3.) Los Angeles Public Library

The Los Angeles Central Library in Los Angeles.
The Los Angeles Public Library is the largest public library in the western part of the United States. It is home to nearly 6.5 million volumes of works. Serving the greater Los Angeles area, it also serves the largest population of residents in the United States.
The Los Angles Library is a mixture of old and new architecture, which adds to its celebrity. The original building was constructed in 1926 and was the creative genius of architect Bertram Goodhue. Goodhue created the library in an Art Deco style, drawing upon design elements of ancient Egypt. The Central Library contains influences of Mediterranean Revival architecture too, and includes an array of pyramids and mosaics. In fact, the most recognizable and famous feature of the Los Angeles Public Library is the tilted pyramid at the top of the Central Library. On the pyramid, there is a golden hand holding a torch.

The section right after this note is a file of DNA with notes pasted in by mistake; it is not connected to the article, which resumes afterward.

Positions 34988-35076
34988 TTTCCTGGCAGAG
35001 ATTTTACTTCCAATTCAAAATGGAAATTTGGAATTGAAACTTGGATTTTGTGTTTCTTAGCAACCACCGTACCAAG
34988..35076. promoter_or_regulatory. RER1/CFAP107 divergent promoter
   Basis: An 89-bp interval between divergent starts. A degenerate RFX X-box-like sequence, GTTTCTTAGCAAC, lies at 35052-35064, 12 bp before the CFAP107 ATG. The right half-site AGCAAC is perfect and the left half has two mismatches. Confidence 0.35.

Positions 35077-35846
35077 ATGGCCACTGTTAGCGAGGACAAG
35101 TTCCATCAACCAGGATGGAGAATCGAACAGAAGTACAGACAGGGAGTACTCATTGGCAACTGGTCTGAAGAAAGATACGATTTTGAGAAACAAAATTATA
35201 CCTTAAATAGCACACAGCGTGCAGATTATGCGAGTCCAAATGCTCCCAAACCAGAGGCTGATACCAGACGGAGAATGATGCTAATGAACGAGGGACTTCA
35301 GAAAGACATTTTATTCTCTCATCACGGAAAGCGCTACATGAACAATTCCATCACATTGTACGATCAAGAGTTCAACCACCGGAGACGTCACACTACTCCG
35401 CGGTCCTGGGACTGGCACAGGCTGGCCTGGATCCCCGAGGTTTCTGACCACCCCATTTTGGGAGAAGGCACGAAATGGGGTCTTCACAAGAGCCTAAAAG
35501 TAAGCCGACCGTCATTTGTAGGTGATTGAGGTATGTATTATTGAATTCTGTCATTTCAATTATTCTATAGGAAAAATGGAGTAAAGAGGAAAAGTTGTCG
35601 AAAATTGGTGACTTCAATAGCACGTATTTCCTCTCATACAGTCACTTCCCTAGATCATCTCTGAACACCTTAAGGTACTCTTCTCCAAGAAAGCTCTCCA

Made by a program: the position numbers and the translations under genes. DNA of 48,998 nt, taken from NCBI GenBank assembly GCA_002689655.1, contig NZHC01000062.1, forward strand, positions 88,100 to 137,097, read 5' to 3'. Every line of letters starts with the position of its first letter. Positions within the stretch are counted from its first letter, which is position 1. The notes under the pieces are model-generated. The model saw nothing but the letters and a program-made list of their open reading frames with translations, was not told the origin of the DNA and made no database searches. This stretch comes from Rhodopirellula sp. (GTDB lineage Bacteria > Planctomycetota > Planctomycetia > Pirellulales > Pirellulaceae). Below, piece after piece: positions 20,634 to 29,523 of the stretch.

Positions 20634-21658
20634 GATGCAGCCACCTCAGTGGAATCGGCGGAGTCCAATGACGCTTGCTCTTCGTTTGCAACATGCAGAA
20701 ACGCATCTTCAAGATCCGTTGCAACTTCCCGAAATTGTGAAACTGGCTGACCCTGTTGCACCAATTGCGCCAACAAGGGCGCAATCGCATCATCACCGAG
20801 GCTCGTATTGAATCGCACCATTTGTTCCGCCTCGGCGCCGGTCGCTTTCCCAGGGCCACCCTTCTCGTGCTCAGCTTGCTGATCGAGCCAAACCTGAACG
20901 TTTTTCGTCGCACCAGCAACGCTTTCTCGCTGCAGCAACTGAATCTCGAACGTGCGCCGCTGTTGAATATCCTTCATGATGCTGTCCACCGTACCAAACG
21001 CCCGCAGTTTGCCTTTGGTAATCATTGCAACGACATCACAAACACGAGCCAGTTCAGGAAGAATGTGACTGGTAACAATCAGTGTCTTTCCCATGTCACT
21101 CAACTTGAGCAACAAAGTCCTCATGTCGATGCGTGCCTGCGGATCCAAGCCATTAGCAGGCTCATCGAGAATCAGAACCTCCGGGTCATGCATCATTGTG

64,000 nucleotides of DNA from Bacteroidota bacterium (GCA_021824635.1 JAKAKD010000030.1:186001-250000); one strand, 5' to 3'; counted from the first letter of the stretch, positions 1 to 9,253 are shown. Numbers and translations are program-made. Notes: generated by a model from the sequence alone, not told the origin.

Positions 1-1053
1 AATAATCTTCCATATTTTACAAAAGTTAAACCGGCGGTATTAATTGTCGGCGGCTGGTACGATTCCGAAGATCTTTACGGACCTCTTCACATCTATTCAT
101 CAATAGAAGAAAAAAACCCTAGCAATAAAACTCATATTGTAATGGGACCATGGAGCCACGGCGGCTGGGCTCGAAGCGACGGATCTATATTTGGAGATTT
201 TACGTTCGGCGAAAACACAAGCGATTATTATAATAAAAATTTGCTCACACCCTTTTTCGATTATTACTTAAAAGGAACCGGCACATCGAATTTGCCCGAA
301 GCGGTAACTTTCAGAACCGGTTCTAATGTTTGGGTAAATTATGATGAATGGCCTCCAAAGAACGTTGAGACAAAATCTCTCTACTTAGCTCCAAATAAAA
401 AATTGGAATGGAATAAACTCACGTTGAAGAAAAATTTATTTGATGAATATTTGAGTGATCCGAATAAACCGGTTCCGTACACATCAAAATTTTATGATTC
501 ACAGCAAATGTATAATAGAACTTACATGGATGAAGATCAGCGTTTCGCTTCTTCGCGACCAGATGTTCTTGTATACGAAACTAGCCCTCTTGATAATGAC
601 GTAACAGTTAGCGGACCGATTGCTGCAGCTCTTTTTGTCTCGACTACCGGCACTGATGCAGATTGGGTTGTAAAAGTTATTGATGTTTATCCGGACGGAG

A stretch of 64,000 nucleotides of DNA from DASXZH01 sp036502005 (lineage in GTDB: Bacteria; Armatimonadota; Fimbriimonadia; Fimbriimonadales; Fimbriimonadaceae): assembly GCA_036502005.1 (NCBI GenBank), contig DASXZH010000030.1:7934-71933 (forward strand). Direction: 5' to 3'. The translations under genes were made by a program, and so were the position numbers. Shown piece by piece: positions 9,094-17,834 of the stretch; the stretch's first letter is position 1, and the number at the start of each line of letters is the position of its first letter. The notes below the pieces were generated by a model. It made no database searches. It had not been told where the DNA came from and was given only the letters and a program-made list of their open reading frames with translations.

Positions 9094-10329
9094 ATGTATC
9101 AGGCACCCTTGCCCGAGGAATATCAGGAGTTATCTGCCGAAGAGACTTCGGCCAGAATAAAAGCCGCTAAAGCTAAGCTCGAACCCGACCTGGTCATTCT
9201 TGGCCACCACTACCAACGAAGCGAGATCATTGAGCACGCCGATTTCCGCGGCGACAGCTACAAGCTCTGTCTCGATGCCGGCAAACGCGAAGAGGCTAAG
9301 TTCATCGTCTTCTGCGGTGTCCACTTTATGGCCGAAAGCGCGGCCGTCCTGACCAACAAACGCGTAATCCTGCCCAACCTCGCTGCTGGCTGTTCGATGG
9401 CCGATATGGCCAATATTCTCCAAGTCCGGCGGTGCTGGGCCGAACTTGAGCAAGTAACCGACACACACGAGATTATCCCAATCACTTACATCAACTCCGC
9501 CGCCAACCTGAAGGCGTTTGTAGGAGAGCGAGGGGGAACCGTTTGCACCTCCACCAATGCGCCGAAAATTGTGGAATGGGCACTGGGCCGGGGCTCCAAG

Yet, the torch might have been a bad omen, as the Los Angeles Public Library has been victim to two fires in the late 1980’s. Luckily, the library was renovated in 1993. In addition to renovating the original Goodhue Building, the Tom Bradley wing was established. This new wing resulted in adding nearly 330,000 square feet of space to the Los Angeles Public Library. The new wing was built with Modernest and Beaux-Arts influences.

4.) New York Public Library

Even the entrance to the Bill Blass Public Catalog Room is a treasure on the eyes.
The New York Public Library is one of the biggest libraries in the world. However, there is still some debate on whether the Boston Library actually has more volumes. Furthering the debate, many scholars argue which one is more historically important and also which is more aesthetically pleasing.